China launched a Long March 2C rocket Friday with three Yaogan 30 military satellites, and tested new grid fins on the Long March’s first stage to help guide the spent booster away from populated areas.
The two-stage Long March 2C rocket lifted off from the Xichang space center in southwestern China’s Sichuan province at 0357 GMT Friday (11:57 p.m. EDT Thursday), according to the China Academy of Launch Vehicle Technology, the country’s lead developer of satellite launchers.
Liftoff occurred at 11:57 a.m. Friday Beijing time.
Tracking data published by the U.S. military indicated the Long March 2C rocket achieved a 370-mile-high (600-kilometer) orbit with an inclination of 35 degrees to the equator. The orbit matches that of four previous triplets of Yaogan 30 satellites in late 2017 and early 2018, which also flew into space aboard Long March 2C rockets from Xichang.
Like it is predecessors, the exact purpose of the fifth group of Yaogan 30 satellites — designated Yaogan 30-05 — remains a secret. Information released by Chinese state media said the spacecraft are designed for “remote sensing” missions, and will be “used for electromagnetic environment detection and related technological tests.”
The Yaogan series of satellites are believed to be operated by the Chinese military for intelligence-gathering purposes.
Some analysts suggested the 12 Yaogan 30-01, 30-02, 30-03 and 30-04 satellites launched in 2017 and 2018 could be testing new electronic eavesdropping equipment or helping the Chinese military track U.S. and other foreign naval deployments.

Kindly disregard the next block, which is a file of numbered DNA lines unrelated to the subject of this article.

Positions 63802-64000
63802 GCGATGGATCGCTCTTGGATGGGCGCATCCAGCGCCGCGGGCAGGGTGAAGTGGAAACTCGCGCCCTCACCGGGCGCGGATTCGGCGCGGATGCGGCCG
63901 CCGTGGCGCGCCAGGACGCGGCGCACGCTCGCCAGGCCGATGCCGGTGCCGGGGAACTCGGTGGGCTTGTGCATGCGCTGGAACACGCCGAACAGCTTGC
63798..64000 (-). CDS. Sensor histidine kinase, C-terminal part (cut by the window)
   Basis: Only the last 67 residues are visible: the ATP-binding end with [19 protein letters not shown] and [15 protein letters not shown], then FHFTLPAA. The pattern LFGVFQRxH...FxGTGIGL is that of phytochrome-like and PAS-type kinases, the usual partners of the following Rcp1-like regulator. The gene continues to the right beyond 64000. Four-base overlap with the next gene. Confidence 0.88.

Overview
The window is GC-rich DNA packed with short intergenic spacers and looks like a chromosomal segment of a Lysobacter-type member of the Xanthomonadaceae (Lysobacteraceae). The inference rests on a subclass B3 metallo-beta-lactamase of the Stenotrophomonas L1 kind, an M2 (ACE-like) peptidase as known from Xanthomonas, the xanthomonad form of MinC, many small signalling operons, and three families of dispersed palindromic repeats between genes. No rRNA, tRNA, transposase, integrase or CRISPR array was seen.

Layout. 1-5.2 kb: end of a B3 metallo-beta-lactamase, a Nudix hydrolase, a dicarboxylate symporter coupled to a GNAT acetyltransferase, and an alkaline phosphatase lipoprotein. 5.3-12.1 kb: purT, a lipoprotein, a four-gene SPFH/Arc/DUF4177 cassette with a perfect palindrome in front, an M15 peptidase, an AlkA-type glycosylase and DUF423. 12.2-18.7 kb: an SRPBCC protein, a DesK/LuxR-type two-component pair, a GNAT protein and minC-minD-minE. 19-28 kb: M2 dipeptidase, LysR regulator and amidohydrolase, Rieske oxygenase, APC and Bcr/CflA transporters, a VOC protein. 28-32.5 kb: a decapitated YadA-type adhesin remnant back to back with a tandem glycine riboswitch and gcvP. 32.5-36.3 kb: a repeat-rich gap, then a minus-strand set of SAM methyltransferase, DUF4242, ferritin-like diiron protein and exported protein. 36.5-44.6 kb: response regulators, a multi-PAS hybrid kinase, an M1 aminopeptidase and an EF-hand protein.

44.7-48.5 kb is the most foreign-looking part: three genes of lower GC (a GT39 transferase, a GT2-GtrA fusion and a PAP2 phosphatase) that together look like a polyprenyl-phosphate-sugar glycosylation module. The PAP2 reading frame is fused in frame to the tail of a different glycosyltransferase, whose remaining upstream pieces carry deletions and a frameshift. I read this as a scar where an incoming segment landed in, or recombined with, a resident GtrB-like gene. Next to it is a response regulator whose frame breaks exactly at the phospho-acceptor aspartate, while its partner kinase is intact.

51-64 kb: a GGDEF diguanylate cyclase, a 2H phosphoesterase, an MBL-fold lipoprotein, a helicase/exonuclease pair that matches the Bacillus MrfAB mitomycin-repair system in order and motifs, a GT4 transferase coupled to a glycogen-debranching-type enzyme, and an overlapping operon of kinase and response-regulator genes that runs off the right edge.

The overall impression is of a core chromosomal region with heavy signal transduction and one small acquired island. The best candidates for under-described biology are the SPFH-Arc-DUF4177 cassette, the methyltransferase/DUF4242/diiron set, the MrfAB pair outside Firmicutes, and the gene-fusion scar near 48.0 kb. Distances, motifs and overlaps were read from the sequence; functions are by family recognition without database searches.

But details about the spacecraft and their missions have not been disclosed by the Chinese government.
China’s military has another satellite named Yaogan 30, but it is in polar orbit and believed to be a high-resolution imaging spacecraft.
Images of the Long March 2C rocket launched Friday showed aerosurfaces attached to the interstage structure atop the first stage booster.
The fins have not flown on past Long March missions, and their appearance resembles the grid fins that fly on SpaceX’s Falcon rocket boosters.
In a post-launch statement, Chinese launch authorities said the mission tested the function of new aerodynamic control surfaces to help steer the booster on descent.
The new system is designed to control where the booster falls back to the ground. Rockets launched from China’s inland spaceports typically drop their stages, still containing toxic propellant vapors, near villages and towns.
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